Four, actually, but one of them is left ‘in bokeh,’ as we Auteurs say.
A few more White Ibises, because they are still majestic.
Bin Chickens. Trash Turkeys. Rubbish Raptors. The Australian White Ibis (Threskiornis molucca) has a bad reputation.
Intrepid, mobile, and omnivorous these birds thrive in our cities. Unfortunately, many people associate them with garbage and scavenging, and don’t see their astonishing beauty.
They have a lifespan of up to 20 years, and a high rate of fertility, so they seem to be permanent members of our community. Last year we were shocked when over 30% of the population died. We’re still not sure what the cause was, but a virus is the most likely candidate.
I often don’t bother to capture them, as they are common, they fly a lot, and they are very easy to photograph. Sometimes, when the other birds are too lazy to fly, or the swallows are too annoying, I grab a shot or two. Or thirteen.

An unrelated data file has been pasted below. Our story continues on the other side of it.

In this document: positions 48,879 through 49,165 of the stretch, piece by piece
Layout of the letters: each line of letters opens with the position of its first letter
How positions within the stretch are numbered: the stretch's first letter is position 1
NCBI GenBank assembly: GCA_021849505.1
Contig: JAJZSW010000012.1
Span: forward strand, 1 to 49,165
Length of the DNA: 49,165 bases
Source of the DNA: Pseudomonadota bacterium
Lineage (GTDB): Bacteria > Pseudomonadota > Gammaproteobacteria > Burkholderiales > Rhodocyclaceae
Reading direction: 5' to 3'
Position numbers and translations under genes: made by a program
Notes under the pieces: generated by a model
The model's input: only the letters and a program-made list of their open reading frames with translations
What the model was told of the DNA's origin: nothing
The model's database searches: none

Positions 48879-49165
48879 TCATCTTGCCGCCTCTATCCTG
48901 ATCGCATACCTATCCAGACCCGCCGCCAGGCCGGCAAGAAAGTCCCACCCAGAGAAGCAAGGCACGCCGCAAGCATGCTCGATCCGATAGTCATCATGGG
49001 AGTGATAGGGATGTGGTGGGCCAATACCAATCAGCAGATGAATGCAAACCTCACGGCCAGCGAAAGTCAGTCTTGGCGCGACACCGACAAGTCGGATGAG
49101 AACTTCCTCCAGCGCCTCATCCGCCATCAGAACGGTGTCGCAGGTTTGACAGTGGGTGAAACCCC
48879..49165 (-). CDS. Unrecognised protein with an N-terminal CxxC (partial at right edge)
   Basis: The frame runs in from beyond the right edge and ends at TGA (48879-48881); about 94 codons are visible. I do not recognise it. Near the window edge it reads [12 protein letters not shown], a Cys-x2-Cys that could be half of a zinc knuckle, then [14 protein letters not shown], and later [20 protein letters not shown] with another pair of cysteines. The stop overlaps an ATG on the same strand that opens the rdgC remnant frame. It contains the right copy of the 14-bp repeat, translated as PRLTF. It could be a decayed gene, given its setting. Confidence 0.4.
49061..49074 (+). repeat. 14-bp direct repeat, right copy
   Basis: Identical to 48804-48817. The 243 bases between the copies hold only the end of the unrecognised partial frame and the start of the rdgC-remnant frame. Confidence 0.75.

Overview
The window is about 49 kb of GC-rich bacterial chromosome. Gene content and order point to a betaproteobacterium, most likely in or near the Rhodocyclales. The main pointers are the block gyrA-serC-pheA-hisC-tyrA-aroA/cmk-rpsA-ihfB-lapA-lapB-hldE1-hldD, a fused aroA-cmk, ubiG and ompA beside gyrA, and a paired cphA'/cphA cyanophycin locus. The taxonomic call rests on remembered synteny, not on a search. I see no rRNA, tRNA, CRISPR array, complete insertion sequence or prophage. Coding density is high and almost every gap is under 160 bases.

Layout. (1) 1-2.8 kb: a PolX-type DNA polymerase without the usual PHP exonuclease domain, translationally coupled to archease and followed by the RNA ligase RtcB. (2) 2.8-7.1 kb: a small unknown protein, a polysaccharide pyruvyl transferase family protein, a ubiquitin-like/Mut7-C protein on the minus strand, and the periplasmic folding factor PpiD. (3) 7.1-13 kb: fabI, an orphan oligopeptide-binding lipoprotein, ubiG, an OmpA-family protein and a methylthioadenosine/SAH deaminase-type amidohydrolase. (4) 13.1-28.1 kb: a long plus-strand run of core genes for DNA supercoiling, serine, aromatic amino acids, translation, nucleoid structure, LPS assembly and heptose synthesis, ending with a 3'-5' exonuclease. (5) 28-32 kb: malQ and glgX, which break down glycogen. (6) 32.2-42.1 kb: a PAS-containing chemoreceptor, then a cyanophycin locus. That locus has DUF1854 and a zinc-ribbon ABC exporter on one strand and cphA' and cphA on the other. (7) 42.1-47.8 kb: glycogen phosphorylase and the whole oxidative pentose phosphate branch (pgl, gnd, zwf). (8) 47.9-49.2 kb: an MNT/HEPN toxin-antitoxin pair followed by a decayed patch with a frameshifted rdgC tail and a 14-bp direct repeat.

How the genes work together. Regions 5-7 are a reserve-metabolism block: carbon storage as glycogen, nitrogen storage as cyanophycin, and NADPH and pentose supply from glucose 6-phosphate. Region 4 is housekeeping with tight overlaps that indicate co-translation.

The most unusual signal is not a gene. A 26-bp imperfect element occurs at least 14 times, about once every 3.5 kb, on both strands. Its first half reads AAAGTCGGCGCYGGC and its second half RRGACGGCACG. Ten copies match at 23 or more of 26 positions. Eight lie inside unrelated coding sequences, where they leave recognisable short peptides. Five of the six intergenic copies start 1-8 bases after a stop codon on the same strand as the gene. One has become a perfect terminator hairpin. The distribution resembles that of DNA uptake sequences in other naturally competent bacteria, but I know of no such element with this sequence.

I think they are majestic.
This is an adolescent moorhen (Gallinula tenebrosa) in actual, real, no-shit, airborne flight. Well, it was probably still in ground effect. Moorhens have trouble climbing more than a metre. With tiny, stubby little wings flying is a huge energy cost for them. This one is from last year’s recruitment. It hasn’t developed full adult colouration yet. It was flying towards a small child who was handing out bread to intrepid waterbirds.
Hardheads (Aythya australis) are diving ducks. The swim, they dive, they fly. It’s very rare to see them go aground.
The white eye identifies this one as a male. The females have brown eyes.
I found two more pictures of Noisy Miners aspiring to duckhood.
This is the last of the little buggers for now.
We had a wonderful time watching them splash in the lake. They have a complex and dynamic social life, and this activity is clearly something they do for fun together.
More of the Noisy Miners dipping in the lake,
On a mild (22°C) midwinter day the Noisy Miners were cooling off in the lake. They often do this when it’s hot, and it seems to be a social behaviour.
Capturing them is a bit of a technical challenge. They are small birds, and fast. The fly out a few meters over the lake, then dive in fast. Pointing the lens, acquiring a perfect focus, then taking the shot has to be done inside half a second. It’s easier to get them coming out than going in.
My recipe was to shoot a fast (1/3200) exposure with the gain wound up high and the autofocus tuned for fast acceleration.
I’m splitting these pictures across three posts out of concern for your page load times.